A fun fact that I learned about Aerosmith when they created this record was this could have broken up the band. Despite their record deal with Columbia Records and recording in the world-famous Plant Studio in New York City, the record was received with little fanfare at the time and it caused tensions within the band, however this album would eventually sell three million copies and include the hits “Same Old Song And Dance” and their cover of “Train Kept A Rollin'”, which was originally done by The Yardbirds.
“Get Your Wings” starts off with their hit single “Same Old Song And Dance”. In this album, it sounds more raw and not as refined as the radio remastered single. The chorus and the intertwining of the guitars by Joe Perry and Brad Whitford definitely sell the song, the single is a definite staple at Aerosmith concerts.
We start listening to the wildside and sexual side of Steven Tyler in the next track entitled “Lord Of The Thighs”. It only takes a basic birds and bees lesson and a 7th grade education to make inferences on what Steven Tyler is singing about. The rhythm section of Hamilton and Kramer certainly stand out in this track, as it showcases somewhat of a break away from Aerosmith’s bluesy roots in the first album and we begin to see the evolution of Aerosmith towards no-frills classic rock with this track. Many critics cite this song(in particular the opening drum beat) as highly influential in their memorable hit “Walk This Way”.
The next track is entitled “Spaced”, which was co-written by Steven Tyler and Joe Perry. It is arguably the heaviest song and more of an experimental song that Aerosmith has written to this date in 1974. It certainly draws from Led Zeppelin/Deep Purple inspired guitar riffs. The guitars pack a punch, but at times it feels all over the place, I just expected it to be more smooth, but Aerosmith on occasion experiments with different sounds, it was just different(not that it’s a bad thing) to hear a progressive side to Aerosmith. I do like how the song comes to a crashing and sudden halt though.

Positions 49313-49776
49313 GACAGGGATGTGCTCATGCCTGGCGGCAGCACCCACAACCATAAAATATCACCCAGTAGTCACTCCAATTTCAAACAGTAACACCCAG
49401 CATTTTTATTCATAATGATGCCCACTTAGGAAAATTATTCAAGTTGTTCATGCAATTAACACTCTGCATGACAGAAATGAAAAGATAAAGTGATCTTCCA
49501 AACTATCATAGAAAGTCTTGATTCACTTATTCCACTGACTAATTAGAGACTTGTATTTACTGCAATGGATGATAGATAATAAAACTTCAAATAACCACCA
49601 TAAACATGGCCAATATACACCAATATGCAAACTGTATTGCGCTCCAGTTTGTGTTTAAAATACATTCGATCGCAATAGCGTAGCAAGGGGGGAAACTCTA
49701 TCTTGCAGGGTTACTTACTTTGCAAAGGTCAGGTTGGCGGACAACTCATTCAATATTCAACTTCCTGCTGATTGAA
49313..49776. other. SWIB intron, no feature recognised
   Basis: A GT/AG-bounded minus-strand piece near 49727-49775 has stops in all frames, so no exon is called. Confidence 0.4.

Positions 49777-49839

In “Woman Of The World”, it offers a great mid-tempo beat in there, the only complaint I have in this song is that I wish the transition and progression changes were more seamless, it just seems a bit choppy. I also wish Joe Perry’s guitar solo during the instrumental break about halfway through the song had a few more measures to it. Again, this track showcases a more experimental side to Aerosmith, it was almost like that they were trying to find their identity as a band, definitely a mix of a progressive rock with a blues vibe to the track.
After listening to “Get Your Wings”, I felt that this album was appropriately titled as it seemed like Aerosmith were trying on various wings in order to find their identity in the rock music industry. We started to see glimpses of their no-frills classic rock vibe in “Same Old Song And Dance” and “Too Bad(S.O.S.), while they seemed to have tried out the progressive side of music in “Spaced” and “Woman Of The World”. I felt that their cover of “Train Kept A Rollin'”, originally done by The Yardbirds, was a great cover, however it didn’t feel like it belonged on this album. Maybe I’m expecting them to tell a story in “Get Your Wings”, instead of expecting some classic Aerosmith songs chocked onto an album. Overall, I enjoyed their self-titled debut much more, I rate this album a 6.5 out of 10 songs, as there are a couple of great tracks here and there, it just felt too all over the place for me. Here is the track listing below!
- Same Old Song And Dance
- Lord Of The Thighs
- Woman Of The World
- S.O.S. (Too Bad)
- Train Kept A Rollin’
- Seasons Of Wither
- Pandora’s Box